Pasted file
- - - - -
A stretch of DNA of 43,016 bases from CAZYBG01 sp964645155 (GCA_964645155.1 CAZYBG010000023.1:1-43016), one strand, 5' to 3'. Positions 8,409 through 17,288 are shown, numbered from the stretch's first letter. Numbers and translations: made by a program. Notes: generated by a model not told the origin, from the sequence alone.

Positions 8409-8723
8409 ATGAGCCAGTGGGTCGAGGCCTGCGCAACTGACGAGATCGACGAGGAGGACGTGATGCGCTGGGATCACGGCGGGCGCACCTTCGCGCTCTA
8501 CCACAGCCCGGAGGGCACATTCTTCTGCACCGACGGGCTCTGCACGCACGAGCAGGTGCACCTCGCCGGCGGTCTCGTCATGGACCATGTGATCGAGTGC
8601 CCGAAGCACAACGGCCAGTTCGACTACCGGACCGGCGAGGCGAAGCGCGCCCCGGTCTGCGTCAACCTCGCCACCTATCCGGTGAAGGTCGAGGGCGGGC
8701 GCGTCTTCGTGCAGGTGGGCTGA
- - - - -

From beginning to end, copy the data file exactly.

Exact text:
A stretch of DNA of 43,016 bases from CAZYBG01 sp964645155 (GCA_964645155.1 CAZYBG010000023.1:1-43016), one strand, 5' to 3'. Positions 8,409 through 17,288 are shown, numbered from the stretch's first letter. Numbers and translations: made by a program. Notes: generated by a model not told the origin, from the sequence alone.

Positions 8409-8723
8409 ATGAGCCAGTGGGTCGAGGCCTGCGCAACTGACGAGATCGACGAGGAGGACGTGATGCGCTGGGATCACGGCGGGCGCACCTTCGCGCTCTA
8501 CCACAGCCCGGAGGGCACATTCTTCTGCACCGACGGGCTCTGCACGCACGAGCAGGTGCACCTCGCCGGCGGTCTCGTCATGGACCATGTGATCGAGTGC
8601 CCGAAGCACAACGGCCAGTTCGACTACCGGACCGGCGAGGCGAAGCGCGCCCCGGTCTGCGTCAACCTCGCCACCTATCCGGTGAAGGTCGAGGGCGGGC
8701 GCGTCTTCGTGCAGGTGGGCTGA